If you own a smartphone, you have more computing power at your fingertips than NASA scientists had when they put people on the moon in 1969! And it’s in a small device, unlike the massive hardware the space agency used.
As I discussed in my last column, the federal government had an opportunity in last week’s budget to finally start closing the growing income inequality gap in Canada. But, unfortunately the Liberals chose tax breaks for wealthy Canadians and giveaways to large corporations over helping the unemployed, veterans, and Indigenous children.
Senator Lynn Beyak's complaint that the Truth and Reconciliation Commission (TRC) "didn't focus on the good" done by Canada's residential schools has provoked calls for her resignation, and some people wonder how she is qualified to sit on the Senate's Aboriginal Peoples Committee.
We recently highlighted the faulty logic of a pseudoscientific argument against addressing climate change: the proposition that because CO2 is necessary for plants, increasing emissions is good for the planet and the life it supports.
Last week I decided to write this column about income tax. Not only is it tax time for all of us, but the KPMG tax scam story was in the news, and the Liberals had just voted with the NDP on our opposition day motion to rid Canada of tax measures that benefit only the very wealthy.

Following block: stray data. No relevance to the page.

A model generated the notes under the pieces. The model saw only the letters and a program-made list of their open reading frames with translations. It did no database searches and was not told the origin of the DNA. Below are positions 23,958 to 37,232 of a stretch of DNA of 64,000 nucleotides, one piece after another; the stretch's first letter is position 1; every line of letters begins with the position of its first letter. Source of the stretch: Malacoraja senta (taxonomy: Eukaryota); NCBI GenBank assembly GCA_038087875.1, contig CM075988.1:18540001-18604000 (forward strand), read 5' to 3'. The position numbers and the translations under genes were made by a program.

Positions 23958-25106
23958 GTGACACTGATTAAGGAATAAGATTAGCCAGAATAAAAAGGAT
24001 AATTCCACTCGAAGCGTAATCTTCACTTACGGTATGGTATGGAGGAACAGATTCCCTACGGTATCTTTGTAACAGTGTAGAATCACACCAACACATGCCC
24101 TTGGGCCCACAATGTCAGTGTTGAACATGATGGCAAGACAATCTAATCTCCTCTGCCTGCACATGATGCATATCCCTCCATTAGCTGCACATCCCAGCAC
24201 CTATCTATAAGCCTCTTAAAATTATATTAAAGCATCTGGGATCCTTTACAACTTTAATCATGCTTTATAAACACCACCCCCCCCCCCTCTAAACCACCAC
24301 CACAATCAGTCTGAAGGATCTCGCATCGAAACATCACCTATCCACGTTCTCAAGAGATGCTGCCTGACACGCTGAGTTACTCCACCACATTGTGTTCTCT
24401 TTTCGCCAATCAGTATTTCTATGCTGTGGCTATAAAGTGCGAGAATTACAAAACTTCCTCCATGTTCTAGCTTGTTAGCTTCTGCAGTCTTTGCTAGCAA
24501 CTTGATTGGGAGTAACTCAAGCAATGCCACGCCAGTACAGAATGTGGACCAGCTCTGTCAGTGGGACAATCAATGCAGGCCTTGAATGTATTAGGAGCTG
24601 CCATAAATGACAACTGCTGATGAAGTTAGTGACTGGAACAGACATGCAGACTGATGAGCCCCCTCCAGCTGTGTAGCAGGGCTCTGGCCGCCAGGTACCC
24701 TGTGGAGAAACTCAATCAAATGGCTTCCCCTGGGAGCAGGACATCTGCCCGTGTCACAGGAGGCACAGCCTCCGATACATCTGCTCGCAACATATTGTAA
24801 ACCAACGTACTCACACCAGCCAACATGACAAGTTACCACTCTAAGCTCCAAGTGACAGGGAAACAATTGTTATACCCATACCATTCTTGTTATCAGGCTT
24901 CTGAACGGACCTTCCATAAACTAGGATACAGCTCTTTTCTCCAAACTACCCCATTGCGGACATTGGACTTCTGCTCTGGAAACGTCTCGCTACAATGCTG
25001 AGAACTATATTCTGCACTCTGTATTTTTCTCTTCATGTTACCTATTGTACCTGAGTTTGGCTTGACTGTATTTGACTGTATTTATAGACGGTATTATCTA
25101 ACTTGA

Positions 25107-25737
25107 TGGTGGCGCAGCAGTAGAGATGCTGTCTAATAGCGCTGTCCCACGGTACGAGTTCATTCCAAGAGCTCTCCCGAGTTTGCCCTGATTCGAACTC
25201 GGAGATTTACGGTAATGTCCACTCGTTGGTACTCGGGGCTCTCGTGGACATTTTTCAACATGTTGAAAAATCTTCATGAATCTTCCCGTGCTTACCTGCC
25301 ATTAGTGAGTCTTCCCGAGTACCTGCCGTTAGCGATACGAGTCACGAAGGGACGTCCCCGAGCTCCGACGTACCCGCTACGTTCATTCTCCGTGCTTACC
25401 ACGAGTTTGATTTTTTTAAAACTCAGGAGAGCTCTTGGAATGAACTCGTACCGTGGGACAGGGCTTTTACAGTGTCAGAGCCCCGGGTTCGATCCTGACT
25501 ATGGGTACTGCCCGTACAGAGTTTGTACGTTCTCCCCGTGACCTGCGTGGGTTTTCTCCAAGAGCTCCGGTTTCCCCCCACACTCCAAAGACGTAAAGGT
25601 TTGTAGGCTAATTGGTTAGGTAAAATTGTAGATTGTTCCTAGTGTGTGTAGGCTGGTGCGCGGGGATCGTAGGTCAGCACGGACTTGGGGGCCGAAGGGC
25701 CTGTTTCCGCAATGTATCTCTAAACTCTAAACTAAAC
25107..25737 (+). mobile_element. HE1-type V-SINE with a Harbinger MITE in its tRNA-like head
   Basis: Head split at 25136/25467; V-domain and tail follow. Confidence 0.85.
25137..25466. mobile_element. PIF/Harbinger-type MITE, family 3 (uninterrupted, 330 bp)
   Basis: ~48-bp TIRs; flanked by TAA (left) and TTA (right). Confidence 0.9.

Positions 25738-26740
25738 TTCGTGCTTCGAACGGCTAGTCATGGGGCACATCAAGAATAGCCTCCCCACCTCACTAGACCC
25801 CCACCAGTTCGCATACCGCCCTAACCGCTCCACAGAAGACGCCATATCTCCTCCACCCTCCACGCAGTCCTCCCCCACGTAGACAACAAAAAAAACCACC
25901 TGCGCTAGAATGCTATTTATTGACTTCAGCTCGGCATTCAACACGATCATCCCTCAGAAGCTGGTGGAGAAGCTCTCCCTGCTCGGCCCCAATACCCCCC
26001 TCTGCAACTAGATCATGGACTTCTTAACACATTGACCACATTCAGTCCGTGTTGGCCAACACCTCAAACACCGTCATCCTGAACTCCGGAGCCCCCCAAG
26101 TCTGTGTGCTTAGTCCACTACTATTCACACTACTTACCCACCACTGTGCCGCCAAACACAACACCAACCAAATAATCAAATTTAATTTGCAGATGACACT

To the Editor:
I was recently visited by a representative of Access Gas offering me participation in the Customer Choice Program which guarantees you stable pricing for the gas you receive via Fortis for the next five years. The program is well presented and documented and is perfectly legitimate.
Scissors and Paste
The academic supervisor for my post-grad thesis in history would not have approved of what I do in this edition of the Arc. He dismissed the method (with a curl of his lip) thus: “writing with scissors and paste, Charles.”
In 2011, I travelled with my family down Yukon’s Hart River. It’s one of seven pure rivers in the Peel River watershed, a 68,000-square-kilometre wilderness that’s been at the centre of a legal dispute for many years and a land-use planning debate for more than a decade.
To The Editor:
Donald Trump and Justin Trudeau, democratically-elected leaders, have a similar problem with social licence.
This past weekend the Globe and Mail reported that lobbyists in the province have been making political donations on behalf of their clients, effectively camouflaging the identity of the real donors and breaking B.C.'s Elections Act in the process.